Adjacent to the other side of the wall 4, and surrounding the conductor 5, is the hard rubber washer l2. Adjacent to the outer face of the washer l2, and surrounding" the conductor 5, is the member [3, which is preferably constructed of the same rigid insulating material as the cupshaped member 9. One end of the said member I3, is adapted to bear against the outer face of the washer l2 while the other end is adapted to bear against the inner faced! a similar washer M which is interposed betwee the said member l3 and the flanged end I5 of he metal conductor 5. The washers l2 and I4 areprimarily provided to protect the member l3 froin'shock loads, it not being necessary to employth'ese washers in all applications of my lead-in terminal.

When the nut l8, on the threaded end of the metal conductor 5, is tightened, the rubberlike ring 1 is deformed into sealing contact with the said conductor 5, the marginal wall of recess Ill in the member 9, the contiguous portions of the wall 4 and the washer I2 (or the member l3 if the washer I2 is not employed). asv shown in Figure 2. The particular forms and arrangements of the elements of my invention as shown will provide effective sealing and insulating of the,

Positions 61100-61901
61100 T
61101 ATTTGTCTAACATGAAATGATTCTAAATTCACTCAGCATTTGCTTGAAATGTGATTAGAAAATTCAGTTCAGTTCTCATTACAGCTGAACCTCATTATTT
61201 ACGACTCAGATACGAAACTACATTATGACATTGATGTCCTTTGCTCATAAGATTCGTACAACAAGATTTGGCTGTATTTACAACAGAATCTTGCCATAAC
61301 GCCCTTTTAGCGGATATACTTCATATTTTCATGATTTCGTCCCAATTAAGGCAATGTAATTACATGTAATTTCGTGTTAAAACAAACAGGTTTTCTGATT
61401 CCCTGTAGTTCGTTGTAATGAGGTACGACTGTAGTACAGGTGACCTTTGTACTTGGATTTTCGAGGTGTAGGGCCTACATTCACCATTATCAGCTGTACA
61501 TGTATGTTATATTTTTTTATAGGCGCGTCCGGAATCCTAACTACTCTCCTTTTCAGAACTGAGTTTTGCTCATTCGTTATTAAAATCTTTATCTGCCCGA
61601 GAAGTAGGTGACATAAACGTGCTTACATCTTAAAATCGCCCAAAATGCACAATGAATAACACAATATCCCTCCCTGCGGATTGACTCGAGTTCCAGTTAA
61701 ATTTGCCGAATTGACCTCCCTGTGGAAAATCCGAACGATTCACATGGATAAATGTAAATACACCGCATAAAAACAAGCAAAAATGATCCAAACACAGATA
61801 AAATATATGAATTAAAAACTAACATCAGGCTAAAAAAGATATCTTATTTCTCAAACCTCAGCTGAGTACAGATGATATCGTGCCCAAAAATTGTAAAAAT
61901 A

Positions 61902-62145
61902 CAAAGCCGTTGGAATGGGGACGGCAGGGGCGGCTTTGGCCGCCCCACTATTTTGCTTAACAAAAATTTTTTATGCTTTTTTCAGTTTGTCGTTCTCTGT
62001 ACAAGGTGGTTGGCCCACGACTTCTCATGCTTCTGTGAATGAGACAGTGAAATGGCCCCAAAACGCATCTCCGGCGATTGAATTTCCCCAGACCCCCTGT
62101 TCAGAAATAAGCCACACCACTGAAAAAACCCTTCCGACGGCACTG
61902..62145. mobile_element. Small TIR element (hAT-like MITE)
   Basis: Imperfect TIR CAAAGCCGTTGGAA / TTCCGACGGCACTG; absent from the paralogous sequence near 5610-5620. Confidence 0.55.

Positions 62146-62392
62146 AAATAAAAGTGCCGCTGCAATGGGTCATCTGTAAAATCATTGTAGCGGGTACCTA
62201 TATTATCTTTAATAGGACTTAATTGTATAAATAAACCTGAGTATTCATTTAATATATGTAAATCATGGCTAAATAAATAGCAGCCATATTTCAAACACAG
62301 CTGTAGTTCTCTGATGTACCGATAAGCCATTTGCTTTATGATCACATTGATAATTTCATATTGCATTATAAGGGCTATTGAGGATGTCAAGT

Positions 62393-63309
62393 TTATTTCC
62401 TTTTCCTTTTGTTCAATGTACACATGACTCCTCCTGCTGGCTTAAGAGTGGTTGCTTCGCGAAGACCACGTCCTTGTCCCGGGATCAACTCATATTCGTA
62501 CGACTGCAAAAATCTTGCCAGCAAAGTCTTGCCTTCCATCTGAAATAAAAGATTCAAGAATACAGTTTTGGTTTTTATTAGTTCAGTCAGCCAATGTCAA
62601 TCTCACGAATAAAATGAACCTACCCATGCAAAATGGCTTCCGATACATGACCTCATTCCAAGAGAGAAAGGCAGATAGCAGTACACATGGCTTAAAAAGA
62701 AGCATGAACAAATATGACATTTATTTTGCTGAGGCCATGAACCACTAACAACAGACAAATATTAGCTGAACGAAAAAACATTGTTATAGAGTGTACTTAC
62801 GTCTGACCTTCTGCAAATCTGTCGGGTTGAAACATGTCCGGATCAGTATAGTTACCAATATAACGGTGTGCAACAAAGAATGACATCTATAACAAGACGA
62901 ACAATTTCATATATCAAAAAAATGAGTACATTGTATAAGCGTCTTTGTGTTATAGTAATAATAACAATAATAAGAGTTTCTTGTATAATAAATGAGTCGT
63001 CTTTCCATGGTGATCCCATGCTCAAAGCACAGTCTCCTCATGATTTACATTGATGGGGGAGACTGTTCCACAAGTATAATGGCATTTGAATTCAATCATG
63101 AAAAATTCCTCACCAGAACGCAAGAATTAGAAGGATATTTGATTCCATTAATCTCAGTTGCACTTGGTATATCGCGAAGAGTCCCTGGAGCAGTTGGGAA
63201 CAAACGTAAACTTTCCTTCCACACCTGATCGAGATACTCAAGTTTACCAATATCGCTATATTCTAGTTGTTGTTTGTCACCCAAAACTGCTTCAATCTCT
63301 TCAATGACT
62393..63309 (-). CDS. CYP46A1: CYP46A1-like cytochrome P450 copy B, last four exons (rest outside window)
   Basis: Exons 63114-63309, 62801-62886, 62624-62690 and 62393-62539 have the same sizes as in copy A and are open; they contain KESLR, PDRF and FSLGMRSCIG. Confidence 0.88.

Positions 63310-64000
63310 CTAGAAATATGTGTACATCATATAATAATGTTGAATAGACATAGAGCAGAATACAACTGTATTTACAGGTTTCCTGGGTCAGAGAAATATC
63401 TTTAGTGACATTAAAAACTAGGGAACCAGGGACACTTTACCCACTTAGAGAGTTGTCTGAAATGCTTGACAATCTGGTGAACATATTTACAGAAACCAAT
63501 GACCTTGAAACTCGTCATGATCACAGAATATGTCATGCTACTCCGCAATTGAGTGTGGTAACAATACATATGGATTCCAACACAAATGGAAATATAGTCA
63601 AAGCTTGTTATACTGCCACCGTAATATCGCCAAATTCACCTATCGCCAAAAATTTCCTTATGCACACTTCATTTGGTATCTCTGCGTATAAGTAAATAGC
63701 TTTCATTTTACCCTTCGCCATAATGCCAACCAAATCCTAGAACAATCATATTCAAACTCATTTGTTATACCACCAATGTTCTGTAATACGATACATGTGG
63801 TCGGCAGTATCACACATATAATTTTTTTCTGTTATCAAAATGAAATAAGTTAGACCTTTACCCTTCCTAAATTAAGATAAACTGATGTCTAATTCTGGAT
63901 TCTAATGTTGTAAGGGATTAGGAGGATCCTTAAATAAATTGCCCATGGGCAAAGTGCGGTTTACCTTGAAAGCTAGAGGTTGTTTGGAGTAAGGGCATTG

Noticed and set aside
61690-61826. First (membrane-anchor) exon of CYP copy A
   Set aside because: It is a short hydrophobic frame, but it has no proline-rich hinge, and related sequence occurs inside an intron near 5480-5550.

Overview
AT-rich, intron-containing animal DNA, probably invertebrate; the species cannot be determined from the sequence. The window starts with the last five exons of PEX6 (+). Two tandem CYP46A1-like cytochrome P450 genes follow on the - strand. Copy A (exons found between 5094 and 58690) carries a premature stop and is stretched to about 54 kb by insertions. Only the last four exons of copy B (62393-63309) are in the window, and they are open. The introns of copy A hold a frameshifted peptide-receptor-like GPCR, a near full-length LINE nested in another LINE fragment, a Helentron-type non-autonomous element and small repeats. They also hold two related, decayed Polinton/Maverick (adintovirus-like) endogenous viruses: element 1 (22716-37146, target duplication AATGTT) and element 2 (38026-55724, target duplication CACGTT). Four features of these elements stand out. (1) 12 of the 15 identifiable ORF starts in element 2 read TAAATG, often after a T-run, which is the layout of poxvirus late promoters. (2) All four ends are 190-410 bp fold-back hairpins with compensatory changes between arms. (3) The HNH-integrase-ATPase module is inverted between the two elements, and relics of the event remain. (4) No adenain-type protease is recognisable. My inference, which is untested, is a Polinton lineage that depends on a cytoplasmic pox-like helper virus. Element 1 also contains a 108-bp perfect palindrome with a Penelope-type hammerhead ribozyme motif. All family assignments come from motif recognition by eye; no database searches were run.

lead-in terminals while allowing ease of assembly and disassembly without impairing the essential sealing and insulating properties.

Referring to Figure 3, adjacent to one side of the wall 4 is the rubberlike ring 1 which is similar in construction to that shown in Figures 1 and 2. Surrounding, and closely engaging the ring 1, is the annular retainer I"! which is constructed of rigid insulating material and slightly less in thickness than the cross sectional diameter of the said ring I. Ad acent to the said retainer l1, and closely surrounding the conductor I8, is the washer [9 which i adapted to bear against the said retainer 11 and the resilient ring 1. Adjacent to the opposite side of the wall 4, and closely surrounding the conductor I8, is a collar 2| which is constructed of rigid insulating material. Adapted to bear against the outer face of the said collar 2|, is the washer 22. A nut 20 is provided at each of the threaded ends of the conductor I 8. Upon tightening the said nuts 20, the resilient ring I is deformed into sealing contact with the conductor l8 the retainer [1, the contiguous portions of the wall 4 and the collar 2|. a